3. Keep your mats out of the way! – This one irks me the most. Why does anybody set up a mat in between two benches in the free weight zone and do crunches? Do they want to get a weight on the head? Even if the gym is empty set up your mat out of the way. Either stick to the “ab zone” or place your mat in a corner out of the way. Think proactively. Where might somebody want to work out over the course of your set? Don’t set up there.
4. Walking in front of somebody – If somebody is in the middle of their set NEVER cross their field of vision. Take the long way around if you have to.
5. Put your weights away – ‘Nuff said.
I take 10 minutes with new clients and teach them gym etiquette. Just the basics but have found it makes a huge difference. I remember going to New York for the first time. I was so uncomfortable in my surroundings that I bumped into things, got in peoples way, didn’t hold the door open for strangers, I even put recycling in the garbage can. I’m sure I pissed off New Yorkers but it wasn’t my fault. I was out of my element and didn’t know how things worked.
Us trainers are comfortable in the gym. It’s our second home. New members of the gym are overwhelmed with information. The cable crossover is like a Trump Tower, the dumbbell rack is times square, and the pin loading leg press is the stock exchange. Members don’t know where to walk, where to put their things down, or where to set up their mats. They’ve yet to hear of the no-lift zone. I give every new member a 10 minute etiquette talk as part of their introduction to the iron.
In this 10 minute talk I give my clients 4 rules:
1. Always put your equipment back – No exceptions.
2. Take at least 5 big steps back from the dumbbell rack after you get your weights
3. Even if the gym is empty, place your mat down in a corner and out of the way - you never know who may come and want to use the space and it’s a good example for other exercisers.
4. Never walk in front of somebody training – If another member is in the middle of their set take the long way around. Give them space and never cross their field of view.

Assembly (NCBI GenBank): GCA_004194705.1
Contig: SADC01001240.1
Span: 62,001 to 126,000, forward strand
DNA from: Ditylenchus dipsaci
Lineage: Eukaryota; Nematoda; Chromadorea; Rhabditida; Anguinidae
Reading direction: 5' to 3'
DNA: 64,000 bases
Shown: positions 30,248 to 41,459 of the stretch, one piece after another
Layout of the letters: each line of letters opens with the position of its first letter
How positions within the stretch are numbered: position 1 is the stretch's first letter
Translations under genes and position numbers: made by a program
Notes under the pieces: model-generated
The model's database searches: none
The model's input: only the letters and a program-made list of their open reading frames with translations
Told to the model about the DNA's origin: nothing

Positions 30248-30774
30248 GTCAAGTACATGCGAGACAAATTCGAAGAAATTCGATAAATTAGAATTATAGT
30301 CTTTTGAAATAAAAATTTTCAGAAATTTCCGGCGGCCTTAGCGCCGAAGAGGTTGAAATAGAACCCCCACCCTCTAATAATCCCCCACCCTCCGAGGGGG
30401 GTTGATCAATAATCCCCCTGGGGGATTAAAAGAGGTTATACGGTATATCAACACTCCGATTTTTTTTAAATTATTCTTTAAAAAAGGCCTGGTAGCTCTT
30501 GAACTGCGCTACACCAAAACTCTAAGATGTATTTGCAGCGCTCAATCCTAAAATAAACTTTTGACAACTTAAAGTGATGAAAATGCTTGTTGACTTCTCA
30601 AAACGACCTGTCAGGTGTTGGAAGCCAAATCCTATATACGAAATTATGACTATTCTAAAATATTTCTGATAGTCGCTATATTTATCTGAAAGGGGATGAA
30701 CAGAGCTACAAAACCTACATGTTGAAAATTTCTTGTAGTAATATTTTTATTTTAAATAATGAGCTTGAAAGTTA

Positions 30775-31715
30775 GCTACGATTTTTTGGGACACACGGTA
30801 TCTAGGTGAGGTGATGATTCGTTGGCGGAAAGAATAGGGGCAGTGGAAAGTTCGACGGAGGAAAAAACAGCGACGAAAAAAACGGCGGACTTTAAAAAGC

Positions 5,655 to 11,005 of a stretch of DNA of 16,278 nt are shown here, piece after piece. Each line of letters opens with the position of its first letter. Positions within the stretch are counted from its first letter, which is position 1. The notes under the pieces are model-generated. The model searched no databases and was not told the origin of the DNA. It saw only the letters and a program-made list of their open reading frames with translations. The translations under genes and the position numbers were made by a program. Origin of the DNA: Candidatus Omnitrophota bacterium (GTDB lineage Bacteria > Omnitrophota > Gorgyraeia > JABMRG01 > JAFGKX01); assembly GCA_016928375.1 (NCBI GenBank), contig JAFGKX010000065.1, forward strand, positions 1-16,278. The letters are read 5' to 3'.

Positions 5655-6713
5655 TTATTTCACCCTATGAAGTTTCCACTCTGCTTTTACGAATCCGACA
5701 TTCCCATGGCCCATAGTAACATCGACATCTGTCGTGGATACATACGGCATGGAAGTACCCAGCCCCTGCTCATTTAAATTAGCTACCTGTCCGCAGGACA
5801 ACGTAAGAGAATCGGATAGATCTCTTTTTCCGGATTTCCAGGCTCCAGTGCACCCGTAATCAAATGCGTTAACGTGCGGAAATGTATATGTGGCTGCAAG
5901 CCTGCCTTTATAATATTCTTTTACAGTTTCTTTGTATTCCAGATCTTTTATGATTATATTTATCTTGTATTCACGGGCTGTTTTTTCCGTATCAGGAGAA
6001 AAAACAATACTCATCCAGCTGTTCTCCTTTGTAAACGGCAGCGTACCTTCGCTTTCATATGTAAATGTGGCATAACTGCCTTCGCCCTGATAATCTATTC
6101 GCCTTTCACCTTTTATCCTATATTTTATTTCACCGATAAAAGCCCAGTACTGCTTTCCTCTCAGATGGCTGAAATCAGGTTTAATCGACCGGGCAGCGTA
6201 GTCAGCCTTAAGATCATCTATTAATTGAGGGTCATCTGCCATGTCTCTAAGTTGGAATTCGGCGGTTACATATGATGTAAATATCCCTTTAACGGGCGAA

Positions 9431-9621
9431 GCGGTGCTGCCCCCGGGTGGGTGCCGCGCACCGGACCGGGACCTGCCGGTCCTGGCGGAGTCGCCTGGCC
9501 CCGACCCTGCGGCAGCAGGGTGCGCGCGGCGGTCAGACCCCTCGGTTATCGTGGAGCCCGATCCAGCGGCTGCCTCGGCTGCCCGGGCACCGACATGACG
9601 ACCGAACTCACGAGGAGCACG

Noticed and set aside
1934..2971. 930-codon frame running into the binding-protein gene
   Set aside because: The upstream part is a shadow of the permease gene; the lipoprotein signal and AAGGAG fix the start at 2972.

Be an example
The 10 min talk is a good start but we all know habits take longer to build than 10 minutes. Your best tool is to follow the etiquette yourself.
There’s a trainer I work with that’s clients do core work. Fine. To each their own. Problem is that he sets them up right in the middle of our gyms open space. If kept empty we have two lanes 11m long that can be used. Once he’s in the middle nobody can use either.
I went to a gym last week and watched the trainers (I do that often). Three times the trainer didn’t put the weights away or unload the bar after the client finished their set.
My client today was doing a seated neutral grip shoulder press. They were focused on their 40×1 (4s eccentric, 0s pause, explosive concentric, 1s pause) tempo and killing the set. On the 7th rep a trainer walked in front, grabbed weights and handed them to her client. The set stopped at 8 reps. It was slated for 10.
What kind of an example are these trainers setting?
If you set a mat for your client off to the side while saying “I’m going to put this here to make sure we’re out of the way” I’m sure your client will think of that when they’re doing their own workout.
If you go out of your way to re-rack all of your weights and unload all of your bars I’m sure your client will follow suit. Better yet, ask them to help you put the weights away.
If you take the long way around to avoid crossing a members field of vision while saying “Let’s go the long way to make sure we don’t obstruct the vision and focus of that member” — I’m sure your client will be aware next time they’re in the same situation.
If a client in the gym has bad etiquette it’s your fault, not theirs. They’re not wanting to interfere with others workouts they simply don’t the etiquette to follow. Educate, empower, and set the precedent. Maybe then people will learn to avoid the no lift zone.